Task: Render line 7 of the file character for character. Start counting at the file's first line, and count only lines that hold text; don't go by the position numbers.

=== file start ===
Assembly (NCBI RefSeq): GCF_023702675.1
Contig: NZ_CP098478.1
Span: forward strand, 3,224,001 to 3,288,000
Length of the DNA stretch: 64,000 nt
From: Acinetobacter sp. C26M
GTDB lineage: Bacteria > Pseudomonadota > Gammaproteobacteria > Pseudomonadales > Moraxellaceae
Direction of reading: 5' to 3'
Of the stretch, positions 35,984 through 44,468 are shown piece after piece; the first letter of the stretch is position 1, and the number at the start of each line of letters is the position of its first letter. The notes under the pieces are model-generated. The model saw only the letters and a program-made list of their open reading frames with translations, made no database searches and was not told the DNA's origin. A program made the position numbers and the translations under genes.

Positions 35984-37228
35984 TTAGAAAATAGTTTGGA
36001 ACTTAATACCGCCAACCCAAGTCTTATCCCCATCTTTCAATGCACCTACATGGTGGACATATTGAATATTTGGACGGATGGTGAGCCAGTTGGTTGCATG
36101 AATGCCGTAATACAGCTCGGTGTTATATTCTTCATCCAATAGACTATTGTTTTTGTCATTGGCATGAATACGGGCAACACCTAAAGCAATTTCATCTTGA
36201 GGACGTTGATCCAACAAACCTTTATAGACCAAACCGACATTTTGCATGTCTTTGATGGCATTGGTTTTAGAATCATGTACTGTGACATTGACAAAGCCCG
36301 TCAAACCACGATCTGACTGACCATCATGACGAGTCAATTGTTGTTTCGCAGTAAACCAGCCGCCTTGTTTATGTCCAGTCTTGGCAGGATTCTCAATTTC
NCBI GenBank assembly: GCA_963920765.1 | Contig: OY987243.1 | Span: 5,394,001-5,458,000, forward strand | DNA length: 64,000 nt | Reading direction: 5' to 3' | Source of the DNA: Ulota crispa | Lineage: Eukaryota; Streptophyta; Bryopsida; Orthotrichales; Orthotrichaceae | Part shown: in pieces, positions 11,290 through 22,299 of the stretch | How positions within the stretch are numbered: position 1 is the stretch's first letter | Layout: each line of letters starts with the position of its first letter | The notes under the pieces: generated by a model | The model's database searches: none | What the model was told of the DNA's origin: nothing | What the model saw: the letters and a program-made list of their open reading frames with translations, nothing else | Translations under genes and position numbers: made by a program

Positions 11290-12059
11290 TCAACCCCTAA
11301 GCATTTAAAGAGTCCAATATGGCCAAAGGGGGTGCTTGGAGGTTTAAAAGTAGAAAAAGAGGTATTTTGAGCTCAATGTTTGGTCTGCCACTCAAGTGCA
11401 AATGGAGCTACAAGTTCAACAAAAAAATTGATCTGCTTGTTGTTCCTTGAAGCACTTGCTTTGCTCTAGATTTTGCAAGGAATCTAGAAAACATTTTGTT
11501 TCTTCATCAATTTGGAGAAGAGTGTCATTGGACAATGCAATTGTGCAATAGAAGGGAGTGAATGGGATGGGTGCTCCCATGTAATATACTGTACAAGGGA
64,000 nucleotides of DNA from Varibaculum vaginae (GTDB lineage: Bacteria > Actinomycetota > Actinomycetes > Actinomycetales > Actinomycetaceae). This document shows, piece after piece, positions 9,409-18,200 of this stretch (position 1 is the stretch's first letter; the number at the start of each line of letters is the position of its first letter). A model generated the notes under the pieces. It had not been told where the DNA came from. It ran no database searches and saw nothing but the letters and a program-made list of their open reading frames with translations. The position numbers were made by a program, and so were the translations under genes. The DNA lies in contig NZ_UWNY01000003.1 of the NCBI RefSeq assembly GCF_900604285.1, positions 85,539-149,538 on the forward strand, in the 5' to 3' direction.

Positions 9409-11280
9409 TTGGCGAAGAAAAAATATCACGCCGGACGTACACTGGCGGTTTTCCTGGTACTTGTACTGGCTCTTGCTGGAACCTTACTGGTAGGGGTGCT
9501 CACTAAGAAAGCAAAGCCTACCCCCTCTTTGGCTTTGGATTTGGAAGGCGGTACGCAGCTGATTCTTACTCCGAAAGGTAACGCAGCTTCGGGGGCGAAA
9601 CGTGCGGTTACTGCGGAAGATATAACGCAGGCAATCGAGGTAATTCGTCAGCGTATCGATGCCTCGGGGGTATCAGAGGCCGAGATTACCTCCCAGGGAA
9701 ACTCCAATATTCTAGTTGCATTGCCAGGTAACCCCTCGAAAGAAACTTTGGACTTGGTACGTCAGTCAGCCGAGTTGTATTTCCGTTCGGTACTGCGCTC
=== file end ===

Direction of reading: 5' to 3'